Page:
Due: Friday March 3rd, 5PM
In this assignment, you will develop and use a dataflow analysis that will actually speed up Java programs. There are two components to this assignment, only one of which is mandatory.
When generating Quads out of Java bytecodes, safety checks are explicitly added at all possible points; everything is NULL_CHECKed before it is ever dereferenced. This is wasteful. Often we perform many actions on the same pointer, and we really ought to only be checking it once.
Write a program to identify all NULL_CHECKs that are redundant with respect to NULL_CHECK. For this version, if, at the IN point of a NULL_CHECK statement, all paths leading to that point have had a successful NULL_CHECK on that variable's value, the check should be removed.
The output format here is stylized to make the code easier to autograde. See "What to turn in," below.
Our null-check analysis is simple, but it can be used to speed up code. If you want some bonus points (and these are REAL bonus points; they are applied after all grades are curved), strengthen this analysis, or perform other optimizations. This is as open-ended as you want it to be; some sample code to optimize will be made available over the next couple of days. Options for this include:
We will award between 0 and 20% extra credit for this assignment. However, all optimizations must be sound! If you remove even one necessary null or bounds check, or falsely copy a constant, we will award no extra credit.
Copy the basics from
/usr/class/cs243/optimize/ or download them
from here. We provide:
ReferenceSolver.java. Note that the
Flow.Analysisinterface has changed a little bit, to include the result of test quads (e.g.
NullTests.java, an annotated source file for
FindChecksto optimize. Includes some truly ridiculous corner cases for the ambitious.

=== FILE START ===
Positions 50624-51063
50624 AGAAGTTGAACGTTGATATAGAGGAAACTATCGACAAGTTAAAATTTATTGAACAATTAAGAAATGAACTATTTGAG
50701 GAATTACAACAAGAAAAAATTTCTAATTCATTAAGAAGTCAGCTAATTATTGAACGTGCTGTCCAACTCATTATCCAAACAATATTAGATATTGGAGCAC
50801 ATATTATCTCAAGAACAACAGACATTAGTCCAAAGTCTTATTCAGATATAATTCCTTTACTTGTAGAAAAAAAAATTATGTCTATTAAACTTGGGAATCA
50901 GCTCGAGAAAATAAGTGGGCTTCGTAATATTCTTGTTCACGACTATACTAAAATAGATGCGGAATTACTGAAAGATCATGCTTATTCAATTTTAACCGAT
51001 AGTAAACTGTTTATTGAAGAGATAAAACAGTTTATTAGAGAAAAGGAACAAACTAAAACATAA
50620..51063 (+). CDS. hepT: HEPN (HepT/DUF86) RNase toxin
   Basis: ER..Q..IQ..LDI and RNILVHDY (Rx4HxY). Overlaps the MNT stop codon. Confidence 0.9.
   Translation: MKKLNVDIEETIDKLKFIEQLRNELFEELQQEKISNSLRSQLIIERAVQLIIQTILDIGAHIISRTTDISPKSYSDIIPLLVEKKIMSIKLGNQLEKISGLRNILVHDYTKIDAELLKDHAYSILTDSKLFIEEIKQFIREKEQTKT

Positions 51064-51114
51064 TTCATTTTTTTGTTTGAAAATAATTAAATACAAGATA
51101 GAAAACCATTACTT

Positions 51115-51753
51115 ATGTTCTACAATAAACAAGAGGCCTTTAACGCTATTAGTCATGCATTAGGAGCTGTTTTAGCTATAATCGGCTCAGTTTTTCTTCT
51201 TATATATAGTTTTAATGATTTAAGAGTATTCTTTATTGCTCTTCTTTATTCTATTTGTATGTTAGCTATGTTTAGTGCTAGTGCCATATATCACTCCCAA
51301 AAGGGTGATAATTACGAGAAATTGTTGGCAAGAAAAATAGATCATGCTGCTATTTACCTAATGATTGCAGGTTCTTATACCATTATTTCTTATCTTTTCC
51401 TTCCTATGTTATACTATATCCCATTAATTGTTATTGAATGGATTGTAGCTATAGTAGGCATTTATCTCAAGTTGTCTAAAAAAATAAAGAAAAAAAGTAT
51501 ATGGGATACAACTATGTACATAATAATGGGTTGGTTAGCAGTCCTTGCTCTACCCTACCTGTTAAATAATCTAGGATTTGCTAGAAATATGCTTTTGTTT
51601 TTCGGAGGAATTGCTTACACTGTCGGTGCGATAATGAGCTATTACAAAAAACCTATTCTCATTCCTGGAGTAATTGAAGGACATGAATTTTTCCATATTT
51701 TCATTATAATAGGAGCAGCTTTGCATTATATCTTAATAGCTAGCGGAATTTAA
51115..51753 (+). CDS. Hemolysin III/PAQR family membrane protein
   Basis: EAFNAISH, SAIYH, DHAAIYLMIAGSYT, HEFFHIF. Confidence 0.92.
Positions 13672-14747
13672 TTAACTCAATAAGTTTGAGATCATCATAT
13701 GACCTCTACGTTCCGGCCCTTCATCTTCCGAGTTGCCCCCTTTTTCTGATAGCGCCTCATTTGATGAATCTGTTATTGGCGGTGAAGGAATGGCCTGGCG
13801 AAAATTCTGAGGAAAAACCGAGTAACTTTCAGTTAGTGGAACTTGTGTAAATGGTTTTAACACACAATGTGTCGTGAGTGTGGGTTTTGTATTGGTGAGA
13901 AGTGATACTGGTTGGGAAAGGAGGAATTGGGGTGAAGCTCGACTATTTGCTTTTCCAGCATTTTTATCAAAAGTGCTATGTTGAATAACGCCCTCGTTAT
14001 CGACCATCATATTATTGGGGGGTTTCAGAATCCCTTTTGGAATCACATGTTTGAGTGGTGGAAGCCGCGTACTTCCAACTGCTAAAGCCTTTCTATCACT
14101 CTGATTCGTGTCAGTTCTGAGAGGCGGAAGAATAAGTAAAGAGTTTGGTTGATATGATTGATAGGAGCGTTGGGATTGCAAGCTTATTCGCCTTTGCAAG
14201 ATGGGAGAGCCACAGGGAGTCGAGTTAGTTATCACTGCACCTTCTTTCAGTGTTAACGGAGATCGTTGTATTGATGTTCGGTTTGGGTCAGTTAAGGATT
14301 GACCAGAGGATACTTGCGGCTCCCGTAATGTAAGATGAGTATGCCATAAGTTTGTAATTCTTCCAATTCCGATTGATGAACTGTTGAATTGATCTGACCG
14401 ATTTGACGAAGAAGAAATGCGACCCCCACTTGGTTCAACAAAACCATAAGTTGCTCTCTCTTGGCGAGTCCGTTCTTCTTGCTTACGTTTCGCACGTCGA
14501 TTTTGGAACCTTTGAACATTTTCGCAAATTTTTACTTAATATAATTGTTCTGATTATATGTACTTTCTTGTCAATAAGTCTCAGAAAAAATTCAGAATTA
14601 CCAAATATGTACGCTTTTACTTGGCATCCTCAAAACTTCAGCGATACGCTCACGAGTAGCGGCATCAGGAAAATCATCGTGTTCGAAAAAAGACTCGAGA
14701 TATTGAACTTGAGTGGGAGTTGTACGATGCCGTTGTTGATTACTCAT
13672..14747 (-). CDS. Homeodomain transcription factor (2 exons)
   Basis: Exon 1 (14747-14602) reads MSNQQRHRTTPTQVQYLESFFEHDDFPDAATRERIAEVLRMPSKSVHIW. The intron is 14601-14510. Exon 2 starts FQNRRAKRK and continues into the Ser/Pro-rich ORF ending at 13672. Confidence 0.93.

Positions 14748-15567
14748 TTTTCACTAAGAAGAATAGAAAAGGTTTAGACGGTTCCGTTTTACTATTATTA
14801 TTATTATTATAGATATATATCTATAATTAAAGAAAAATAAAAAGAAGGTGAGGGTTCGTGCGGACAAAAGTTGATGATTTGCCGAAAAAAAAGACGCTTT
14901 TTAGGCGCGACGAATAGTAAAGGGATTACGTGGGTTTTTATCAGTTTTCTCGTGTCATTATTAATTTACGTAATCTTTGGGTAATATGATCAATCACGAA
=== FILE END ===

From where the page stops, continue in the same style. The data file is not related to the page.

FindChecks.java, which takes a class as an argument on the command line and prints out, for each method in the class, a name, and then a sorted set of integers corresponding to the quad IDs of redundant NullChecks, like so:
main: [4, 17, 19]
Optimize.java, which performs all the optimizations on the control flow graph. It should print out the fullDump() of the optimized ControlFlowGraph. (Since these by their nature will have to be hand-evaluated, the requirements are less strict.)
README, which includes your names, logins, name of one person in the group that you are sharing test cases with (if you share test cases), and a description of your design. Explain the dataflow analysis used in FindChecks, and the optimizations you applied in Optimize.
submit.shscript is available in the usr/class/cs243/optimize/submit.sh
usr/class/cs243/optimize/submit.sh foowhere foo is the Sunet ID of your partner.
Joeq provides a limited capability to modify the code that it analyzes. The two
easiest transforms are the removal of quads or the addition of new ones; the
add(Object o) commands allow one to
remove the most recently returns quad or insert quads after it, respectively.
To change the values of
Operands, there are static methods in each
Operator class to set the appropriate argument. For example,
setSrc to complement
Actually modifying the ControlFlowGraph is trickier. You'll need to use
to construct the Basic Blocks, and the
addFoo routines in
itself to modify the lists of quads. Consult the joeq javadocs for full details
on these points.